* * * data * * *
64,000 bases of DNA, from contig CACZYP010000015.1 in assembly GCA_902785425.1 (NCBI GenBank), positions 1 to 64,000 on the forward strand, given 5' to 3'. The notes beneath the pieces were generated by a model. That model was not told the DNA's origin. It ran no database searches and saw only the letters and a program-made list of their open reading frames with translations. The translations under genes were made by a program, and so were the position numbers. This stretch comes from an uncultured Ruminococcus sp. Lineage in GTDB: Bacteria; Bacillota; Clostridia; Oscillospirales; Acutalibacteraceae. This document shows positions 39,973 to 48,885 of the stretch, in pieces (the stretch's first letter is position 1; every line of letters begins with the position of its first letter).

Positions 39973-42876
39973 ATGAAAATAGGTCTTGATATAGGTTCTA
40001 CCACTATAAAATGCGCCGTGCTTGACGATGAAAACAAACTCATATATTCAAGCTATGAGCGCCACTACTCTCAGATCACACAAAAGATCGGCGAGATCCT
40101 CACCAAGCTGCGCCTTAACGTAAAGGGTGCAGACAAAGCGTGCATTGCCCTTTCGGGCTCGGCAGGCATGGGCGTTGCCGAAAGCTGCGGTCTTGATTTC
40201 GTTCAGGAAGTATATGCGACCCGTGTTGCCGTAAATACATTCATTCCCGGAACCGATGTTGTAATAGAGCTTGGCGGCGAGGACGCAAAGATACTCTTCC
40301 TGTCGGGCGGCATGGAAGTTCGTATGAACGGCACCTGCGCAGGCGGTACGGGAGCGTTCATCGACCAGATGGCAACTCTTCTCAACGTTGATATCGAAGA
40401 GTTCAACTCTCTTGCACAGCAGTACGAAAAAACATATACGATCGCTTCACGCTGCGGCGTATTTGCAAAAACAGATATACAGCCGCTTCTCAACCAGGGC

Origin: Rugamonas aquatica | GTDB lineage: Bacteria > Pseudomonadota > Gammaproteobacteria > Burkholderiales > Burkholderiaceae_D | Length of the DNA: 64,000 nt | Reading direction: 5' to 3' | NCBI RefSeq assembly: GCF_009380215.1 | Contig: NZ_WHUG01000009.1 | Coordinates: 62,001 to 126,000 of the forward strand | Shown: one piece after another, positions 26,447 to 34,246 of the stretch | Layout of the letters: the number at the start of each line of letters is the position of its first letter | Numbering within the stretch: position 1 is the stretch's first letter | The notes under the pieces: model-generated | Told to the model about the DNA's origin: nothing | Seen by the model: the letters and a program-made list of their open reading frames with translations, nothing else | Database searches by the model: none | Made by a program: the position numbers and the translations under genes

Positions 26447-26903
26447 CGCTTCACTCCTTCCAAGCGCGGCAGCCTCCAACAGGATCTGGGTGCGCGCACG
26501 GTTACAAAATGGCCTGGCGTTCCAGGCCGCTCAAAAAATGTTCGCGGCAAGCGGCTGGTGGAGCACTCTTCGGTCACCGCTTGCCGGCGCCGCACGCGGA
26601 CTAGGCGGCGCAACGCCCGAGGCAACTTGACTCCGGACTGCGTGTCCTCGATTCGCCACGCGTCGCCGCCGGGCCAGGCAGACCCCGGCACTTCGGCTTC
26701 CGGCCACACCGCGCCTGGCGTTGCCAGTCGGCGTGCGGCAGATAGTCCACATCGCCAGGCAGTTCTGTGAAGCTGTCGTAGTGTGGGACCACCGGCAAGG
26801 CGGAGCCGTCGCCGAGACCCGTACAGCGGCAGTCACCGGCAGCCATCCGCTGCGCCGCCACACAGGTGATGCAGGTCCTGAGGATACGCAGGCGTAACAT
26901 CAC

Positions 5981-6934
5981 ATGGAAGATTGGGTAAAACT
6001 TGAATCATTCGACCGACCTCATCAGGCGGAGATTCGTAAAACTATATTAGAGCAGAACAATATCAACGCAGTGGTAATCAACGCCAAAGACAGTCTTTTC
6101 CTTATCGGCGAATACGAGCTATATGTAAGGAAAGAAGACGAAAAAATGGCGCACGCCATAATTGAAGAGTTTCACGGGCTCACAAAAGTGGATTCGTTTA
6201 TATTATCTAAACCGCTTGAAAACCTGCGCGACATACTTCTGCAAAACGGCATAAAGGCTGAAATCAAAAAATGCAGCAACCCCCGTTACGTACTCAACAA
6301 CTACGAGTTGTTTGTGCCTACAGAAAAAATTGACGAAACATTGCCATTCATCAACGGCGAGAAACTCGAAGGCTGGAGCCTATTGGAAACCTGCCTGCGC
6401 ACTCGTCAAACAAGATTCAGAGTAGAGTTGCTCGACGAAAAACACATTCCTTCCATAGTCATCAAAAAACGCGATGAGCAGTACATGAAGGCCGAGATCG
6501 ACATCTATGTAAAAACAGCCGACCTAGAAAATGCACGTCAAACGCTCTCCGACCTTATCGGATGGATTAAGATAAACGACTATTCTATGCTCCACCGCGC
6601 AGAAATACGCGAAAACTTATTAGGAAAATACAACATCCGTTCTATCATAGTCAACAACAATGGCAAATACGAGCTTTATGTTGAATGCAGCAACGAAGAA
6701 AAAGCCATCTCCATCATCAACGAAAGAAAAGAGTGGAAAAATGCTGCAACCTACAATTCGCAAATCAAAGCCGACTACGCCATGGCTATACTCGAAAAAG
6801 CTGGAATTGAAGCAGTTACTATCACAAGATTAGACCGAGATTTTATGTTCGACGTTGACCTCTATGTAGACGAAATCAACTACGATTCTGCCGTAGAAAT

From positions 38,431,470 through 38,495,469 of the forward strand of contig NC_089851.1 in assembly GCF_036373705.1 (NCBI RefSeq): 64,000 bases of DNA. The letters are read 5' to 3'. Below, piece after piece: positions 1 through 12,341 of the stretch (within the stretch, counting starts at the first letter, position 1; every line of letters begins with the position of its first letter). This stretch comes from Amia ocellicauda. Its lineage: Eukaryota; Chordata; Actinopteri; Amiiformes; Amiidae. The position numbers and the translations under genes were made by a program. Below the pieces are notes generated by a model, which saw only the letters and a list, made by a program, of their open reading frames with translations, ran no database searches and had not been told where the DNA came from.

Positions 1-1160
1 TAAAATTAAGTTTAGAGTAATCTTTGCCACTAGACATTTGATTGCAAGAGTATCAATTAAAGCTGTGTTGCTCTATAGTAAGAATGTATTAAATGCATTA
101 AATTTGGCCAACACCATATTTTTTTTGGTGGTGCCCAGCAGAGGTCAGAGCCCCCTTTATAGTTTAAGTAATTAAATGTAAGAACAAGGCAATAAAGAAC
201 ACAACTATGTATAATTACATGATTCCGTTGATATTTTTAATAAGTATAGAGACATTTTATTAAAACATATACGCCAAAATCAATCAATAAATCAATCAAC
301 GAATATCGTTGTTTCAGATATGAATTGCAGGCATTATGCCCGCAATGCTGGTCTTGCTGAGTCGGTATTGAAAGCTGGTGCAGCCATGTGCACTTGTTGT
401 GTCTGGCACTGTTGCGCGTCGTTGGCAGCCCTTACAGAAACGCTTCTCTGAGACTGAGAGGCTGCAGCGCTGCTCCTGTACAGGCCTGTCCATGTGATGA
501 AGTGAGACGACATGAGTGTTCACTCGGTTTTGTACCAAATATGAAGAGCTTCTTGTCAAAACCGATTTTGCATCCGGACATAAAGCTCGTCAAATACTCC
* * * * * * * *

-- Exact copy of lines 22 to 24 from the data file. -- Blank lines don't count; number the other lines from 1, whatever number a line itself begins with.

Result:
6301 CTACGAGTTGTTTGTGCCTACAGAAAAAATTGACGAAACATTGCCATTCATCAACGGCGAGAAACTCGAAGGCTGGAGCCTATTGGAAACCTGCCTGCGC
6401 ACTCGTCAAACAAGATTCAGAGTAGAGTTGCTCGACGAAAAACACATTCCTTCCATAGTCATCAAAAAACGCGATGAGCAGTACATGAAGGCCGAGATCG
6501 ACATCTATGTAAAAACAGCCGACCTAGAAAATGCACGTCAAACGCTCTCCGACCTTATCGGATGGATTAAGATAAACGACTATTCTATGCTCCACCGCGC